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Isaiah liii. 3, 7.
HE IS DESPISED AND REJECTED OF MEN; A MAN OF SORROWS, AND ACQUAINTED WITH GRIEF: AND WE HID AS IT WERE OUR FACES FROM HIM; HE WAS DESPISED, AND WE ESTEEMED HIM NOT.
HE WAS OPPRESSED AND HE WAS AFFLICTED, YET HE OPENED NOT HIS MOUTH: HE IS BROUGHT AS A LAMB TO THE SLAUGHTER, AND AS A SHEEP BEFORE HER SHEARERS IS DUMB, SO HE OPENED NOT HIS MOUTH.
I CONCLUDED my last lecture with
our Saviour's foretelling of the fall of Peter, as he had, just before, foretold the treachery of Judas : after which the history proceeds to relate the institution of the Lord's supper.
As Jesus and his apostles were eating, or just as they had finished the Paschal supper, JESUS took bread and blessed it, and brake it, and gave it to his disciples and said, Take, eat; this is my body. And he took the cup, and gave thanks, and gave it to them, saying, Drink ye all of it: for this is my blood of the New Testament, which is shed for many for the remission of sins. I cannot better promote your edification on this subject, than by using the words of the venerable Bishop of London, whose lectures I have before had occasion to allude to, and am desirous of recommending to the attention of those, who may have an opportunity of reading them. “This", (says that amiable Prelate) " is the whole of the institution of this sacred rite by our bles- * sed LORD, as recorded in St. Matthew's. Gospel; and nothing can be more evident, than that when he broke the bread, and gave it to his disciples, and said, “ Take; eat, this is my body;" he meant to say that the bread was to represent his body, and the breaking of it was to represent the breaking of his body upon the cross. In the same manner, when he took the cup, and gave thanks, and gave it to them, saying, “ Drink ye all of it, for this is my blood of the New Testament (or New Covenant) which is shed for many, for the remission of sins;" his meaning was, that the wine in the cup was to be a representation of his blood that was shed upon the cross, as an expiation and atonement for the sins of the whole world. And his disciples were to eat the bread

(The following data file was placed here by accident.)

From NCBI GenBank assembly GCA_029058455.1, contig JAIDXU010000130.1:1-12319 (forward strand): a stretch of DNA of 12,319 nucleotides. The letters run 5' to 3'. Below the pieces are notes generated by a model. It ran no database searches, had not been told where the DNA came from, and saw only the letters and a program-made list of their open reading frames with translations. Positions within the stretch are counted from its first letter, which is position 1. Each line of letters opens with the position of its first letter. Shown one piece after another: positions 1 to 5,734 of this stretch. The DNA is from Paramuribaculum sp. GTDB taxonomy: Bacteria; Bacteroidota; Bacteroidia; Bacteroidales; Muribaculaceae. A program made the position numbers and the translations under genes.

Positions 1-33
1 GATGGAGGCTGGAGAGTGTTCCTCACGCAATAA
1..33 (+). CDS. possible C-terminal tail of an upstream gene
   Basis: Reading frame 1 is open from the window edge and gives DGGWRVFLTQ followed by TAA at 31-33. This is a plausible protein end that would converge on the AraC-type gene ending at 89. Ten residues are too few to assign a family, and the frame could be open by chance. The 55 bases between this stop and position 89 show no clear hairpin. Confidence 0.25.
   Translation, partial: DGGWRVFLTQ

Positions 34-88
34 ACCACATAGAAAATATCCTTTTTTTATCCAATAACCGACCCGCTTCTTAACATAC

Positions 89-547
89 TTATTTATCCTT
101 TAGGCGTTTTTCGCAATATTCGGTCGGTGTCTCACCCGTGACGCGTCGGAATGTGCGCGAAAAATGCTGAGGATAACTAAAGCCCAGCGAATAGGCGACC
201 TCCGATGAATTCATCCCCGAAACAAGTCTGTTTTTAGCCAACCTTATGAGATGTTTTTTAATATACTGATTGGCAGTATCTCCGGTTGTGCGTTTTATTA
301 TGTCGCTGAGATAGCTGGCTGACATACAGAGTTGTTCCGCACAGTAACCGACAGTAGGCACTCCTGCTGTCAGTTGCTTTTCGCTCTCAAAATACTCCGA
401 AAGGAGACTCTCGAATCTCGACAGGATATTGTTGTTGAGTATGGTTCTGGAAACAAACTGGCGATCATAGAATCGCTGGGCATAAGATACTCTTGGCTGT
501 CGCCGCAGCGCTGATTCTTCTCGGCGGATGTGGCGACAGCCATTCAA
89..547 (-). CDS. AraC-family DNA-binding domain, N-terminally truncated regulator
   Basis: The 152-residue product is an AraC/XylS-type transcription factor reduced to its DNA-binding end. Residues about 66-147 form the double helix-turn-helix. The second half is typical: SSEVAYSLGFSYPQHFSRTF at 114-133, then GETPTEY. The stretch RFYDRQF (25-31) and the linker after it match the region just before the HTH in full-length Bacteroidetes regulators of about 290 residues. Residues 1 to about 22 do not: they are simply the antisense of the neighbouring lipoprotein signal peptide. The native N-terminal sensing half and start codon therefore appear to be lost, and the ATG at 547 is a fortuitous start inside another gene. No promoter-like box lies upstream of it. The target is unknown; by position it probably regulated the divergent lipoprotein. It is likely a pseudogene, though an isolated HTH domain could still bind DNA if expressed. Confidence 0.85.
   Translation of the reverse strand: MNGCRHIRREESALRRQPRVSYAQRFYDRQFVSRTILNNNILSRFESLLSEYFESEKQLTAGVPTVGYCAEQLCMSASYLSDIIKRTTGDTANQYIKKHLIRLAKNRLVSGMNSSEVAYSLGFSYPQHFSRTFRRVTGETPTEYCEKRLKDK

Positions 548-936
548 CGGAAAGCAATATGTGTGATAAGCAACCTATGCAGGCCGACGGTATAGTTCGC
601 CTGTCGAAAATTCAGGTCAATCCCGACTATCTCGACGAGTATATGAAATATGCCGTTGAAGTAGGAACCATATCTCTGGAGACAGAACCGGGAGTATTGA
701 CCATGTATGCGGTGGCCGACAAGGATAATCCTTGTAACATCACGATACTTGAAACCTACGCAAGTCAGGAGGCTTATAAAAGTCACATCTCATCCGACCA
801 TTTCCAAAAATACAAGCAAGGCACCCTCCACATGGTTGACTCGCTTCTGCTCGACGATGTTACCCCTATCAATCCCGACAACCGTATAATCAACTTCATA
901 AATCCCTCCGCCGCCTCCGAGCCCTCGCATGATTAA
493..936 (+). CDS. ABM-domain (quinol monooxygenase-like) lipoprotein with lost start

and drink the wine so consecrated, and so appointed to this particular purpose, in grateful remembrance of what our LORD suffered for their salvation, and that of all mankind; for St. Luke adds these affecting and impressive words of our Saviour, This do in remembrance of me.
“ The Lord's supper therefore was evidently to be a solemn commemoration
and recognition of the redemption and ó deliverance of mankind by the death of
CHRIST, as the feast of the passover was of the deliverance of the Israelites from the destroying angel; and this supper of our LORD was from that time to be substituted in the room of the passover.”